It is the start of the bleak, desolate Antarctic winter when a group of NSF researchers manning the claustrophobic, isolated U.S. Outpost 31 comes into contact with a hostile extra-terrestrial lifeform. Bent on assimilating Earth’s native species, this being infiltrates the facility—creating a perfect imitation of one of the Outpost 31 crew. The staff frantically begin a sweep of the base, desperate to purge this alien infection before escaping to warn McMurdo Station that somewhere, out there in the frigid darkness, something horrible is waiting.
In THE THING™ INFECTION AT OUTPOST 31, relive John Carpenter’s sci-fi cult classic as a hidden identity game designed to push you to the edge. Play as one of a dozen characters like helicopter pilot MacReady, mechanic Childs, or station manager Garry. Face sabotage and infection as you investigate the facility—gather gear, battle The Thing, expose any imitations among you, and escape Outpost 31!
Sir John Hurt, who won a BAFTA and an Oscar nomination for his iconic portrayal of the Elephant Man, has died. The star, one of Britain’s most treasured actors, died aged 77 at his home in Norfolk after a long battle with pancreatic cancer, it was revealed yesterday.
His widow, Anwen Hurt, today said it will be ‘a strange world’ with out the actor, whose death has prompted an outpouring of grief from the showbusiness industry, with director Mel Brooks and J K Rowling among those paying tribute. Mrs Hurt added: ‘John was the most sublime of actors and the most gentlemanly of gentlemen with the greatest of hearts and the most generosity of spirit. He touched all our lives with joy and magic and it will be a strange world without him.’
Despite revealing that he had been diagnosed with pancreatic cancer in the summer of 2015, Hurt was matter-of-fact about his mortality.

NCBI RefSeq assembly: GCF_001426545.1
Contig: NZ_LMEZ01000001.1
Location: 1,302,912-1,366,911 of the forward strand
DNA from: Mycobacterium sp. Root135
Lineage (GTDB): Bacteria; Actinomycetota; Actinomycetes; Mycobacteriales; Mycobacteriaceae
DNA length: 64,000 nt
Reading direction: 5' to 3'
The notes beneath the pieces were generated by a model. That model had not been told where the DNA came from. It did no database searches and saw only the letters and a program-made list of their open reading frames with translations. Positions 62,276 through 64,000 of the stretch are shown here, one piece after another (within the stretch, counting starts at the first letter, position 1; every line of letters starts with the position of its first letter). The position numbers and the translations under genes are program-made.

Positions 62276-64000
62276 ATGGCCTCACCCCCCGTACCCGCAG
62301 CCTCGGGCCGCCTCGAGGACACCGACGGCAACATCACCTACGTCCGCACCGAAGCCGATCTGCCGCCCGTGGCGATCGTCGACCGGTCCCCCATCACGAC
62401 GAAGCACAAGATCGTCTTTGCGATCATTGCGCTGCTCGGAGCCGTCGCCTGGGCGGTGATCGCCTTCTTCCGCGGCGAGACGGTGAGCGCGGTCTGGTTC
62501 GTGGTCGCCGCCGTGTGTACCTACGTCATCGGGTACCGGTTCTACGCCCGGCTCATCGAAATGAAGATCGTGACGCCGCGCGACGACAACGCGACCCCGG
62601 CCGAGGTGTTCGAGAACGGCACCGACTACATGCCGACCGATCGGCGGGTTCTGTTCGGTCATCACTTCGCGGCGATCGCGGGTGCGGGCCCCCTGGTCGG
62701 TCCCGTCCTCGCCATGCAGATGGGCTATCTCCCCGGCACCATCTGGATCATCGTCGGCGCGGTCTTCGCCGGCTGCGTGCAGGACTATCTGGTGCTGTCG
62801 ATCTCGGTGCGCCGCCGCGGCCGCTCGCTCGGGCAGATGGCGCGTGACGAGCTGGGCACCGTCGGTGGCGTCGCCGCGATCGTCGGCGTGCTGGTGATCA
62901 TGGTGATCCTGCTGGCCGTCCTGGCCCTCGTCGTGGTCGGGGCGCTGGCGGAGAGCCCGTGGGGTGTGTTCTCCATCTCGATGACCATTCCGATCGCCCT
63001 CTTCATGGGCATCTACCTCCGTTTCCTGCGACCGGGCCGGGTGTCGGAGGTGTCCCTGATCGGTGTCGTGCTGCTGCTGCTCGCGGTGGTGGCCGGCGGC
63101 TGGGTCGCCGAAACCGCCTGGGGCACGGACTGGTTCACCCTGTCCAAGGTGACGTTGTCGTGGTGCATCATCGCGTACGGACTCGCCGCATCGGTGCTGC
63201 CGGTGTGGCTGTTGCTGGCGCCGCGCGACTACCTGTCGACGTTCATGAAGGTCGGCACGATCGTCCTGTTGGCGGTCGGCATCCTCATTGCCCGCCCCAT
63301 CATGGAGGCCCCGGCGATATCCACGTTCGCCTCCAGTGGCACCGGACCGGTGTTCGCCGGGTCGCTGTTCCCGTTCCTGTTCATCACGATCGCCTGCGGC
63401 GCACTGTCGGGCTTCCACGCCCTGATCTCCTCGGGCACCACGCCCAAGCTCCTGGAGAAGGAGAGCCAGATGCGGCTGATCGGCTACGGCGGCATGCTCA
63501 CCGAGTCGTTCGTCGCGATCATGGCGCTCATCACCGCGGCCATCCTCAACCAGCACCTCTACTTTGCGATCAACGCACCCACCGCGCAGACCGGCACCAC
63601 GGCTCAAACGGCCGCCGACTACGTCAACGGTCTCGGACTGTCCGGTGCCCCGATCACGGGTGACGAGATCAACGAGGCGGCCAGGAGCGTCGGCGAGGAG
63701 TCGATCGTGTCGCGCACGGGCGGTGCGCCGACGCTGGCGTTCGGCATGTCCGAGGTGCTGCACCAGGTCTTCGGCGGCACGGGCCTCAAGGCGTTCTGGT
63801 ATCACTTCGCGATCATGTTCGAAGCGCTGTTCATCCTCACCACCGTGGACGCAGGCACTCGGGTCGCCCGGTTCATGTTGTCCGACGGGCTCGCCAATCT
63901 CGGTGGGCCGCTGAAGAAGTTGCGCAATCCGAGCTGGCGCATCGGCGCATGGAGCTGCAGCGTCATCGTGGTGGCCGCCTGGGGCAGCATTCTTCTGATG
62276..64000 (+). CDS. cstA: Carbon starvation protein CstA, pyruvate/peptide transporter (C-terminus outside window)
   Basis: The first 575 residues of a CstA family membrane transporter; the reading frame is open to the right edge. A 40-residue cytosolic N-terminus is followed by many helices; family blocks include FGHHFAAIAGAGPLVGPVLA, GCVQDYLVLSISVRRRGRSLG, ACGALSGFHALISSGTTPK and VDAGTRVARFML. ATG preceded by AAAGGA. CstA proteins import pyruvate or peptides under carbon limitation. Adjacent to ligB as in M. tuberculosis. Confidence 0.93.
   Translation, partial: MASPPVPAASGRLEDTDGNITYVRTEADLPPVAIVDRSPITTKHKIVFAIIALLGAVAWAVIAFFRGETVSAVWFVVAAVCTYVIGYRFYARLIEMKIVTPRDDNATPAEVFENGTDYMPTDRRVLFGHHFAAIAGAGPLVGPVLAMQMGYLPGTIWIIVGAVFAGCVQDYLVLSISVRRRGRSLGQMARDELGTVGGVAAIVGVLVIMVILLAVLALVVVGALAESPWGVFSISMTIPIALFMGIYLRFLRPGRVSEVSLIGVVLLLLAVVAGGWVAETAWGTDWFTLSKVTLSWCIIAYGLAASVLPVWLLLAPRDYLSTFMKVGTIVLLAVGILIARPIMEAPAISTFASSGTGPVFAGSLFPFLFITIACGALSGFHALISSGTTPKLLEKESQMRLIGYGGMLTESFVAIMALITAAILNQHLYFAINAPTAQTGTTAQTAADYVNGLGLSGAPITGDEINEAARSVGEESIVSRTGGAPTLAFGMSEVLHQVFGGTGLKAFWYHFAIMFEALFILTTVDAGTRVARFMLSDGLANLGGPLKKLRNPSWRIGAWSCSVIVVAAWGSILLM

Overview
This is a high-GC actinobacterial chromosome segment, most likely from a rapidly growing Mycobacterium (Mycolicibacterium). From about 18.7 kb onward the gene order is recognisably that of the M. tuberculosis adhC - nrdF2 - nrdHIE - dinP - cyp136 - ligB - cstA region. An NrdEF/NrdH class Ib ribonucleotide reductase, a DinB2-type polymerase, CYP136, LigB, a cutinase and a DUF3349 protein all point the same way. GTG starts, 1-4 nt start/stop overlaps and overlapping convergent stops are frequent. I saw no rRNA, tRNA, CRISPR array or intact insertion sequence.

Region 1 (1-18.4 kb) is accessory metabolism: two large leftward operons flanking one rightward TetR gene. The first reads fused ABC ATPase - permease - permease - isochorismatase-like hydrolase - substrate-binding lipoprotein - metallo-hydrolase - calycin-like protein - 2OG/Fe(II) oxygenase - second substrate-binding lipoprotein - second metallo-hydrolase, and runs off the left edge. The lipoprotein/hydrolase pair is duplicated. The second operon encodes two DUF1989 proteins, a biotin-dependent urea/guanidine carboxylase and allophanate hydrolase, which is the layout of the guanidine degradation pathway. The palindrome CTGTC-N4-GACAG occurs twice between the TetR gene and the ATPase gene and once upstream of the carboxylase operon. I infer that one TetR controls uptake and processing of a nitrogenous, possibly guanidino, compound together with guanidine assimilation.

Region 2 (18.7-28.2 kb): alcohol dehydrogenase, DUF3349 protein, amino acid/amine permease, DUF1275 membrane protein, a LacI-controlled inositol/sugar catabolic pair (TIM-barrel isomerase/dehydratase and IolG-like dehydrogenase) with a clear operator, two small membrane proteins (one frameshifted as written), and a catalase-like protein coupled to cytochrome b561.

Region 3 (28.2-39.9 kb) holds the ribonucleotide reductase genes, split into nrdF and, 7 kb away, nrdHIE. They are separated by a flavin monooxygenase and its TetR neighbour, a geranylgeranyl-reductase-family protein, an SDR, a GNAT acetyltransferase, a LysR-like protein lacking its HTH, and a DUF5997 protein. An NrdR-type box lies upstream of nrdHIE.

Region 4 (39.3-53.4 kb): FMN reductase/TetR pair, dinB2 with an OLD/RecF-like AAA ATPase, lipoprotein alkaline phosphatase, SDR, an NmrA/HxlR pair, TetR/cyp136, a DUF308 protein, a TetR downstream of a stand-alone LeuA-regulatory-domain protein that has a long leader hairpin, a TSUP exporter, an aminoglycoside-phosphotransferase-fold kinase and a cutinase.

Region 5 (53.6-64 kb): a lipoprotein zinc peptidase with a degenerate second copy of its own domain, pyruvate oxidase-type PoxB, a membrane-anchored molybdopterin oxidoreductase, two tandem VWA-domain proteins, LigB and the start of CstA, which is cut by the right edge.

Speaking to the Radio Times, he said: ‘I can’t say I worry about mortality, but it’s impossible to get to my age and not have a little contemplation of it. We’re all just passing time, and occupy our chair very briefly,’ he said.
Born in Derbyshire in 1940, the son of a vicar and an engineer, Hurt spent what he described as a lonely childhood at an Anglo-Catholic prep school before he enrolled at a boarding school in Lincoln.
His acting aspirations were almost shattered forever by his headmaster’s insistence that he did not stand a chance in the profession. He left school to go to art college but dropped out, impoverished and living in a dismal basement flat.
He finally plucked up enough courage to apply for a scholarship and auditioned successfully for the Royal Academy of Dramatic Art in London, although he later recalled being so hungry he could hardly deliver his lines.
Hurt played a wide range of characters over the course of 60 years, was well known for roles including Quentin Crisp in The Naked Civil Servant, the title role in The Elephant Man and more recently as wand merchant Mr Ollivander in the Harry Potter films. However, John Merrick notwithstanding here are a few of my personal favourte John Hurt roles:
Playing Timothy Evans, who was hanged for murders committed by his landlord John Christie, played chillingly by Richard Attenborough in 10 Rillington Place (1971), earning John Hurt his first BAFTA nomination for Best Supporting Actor/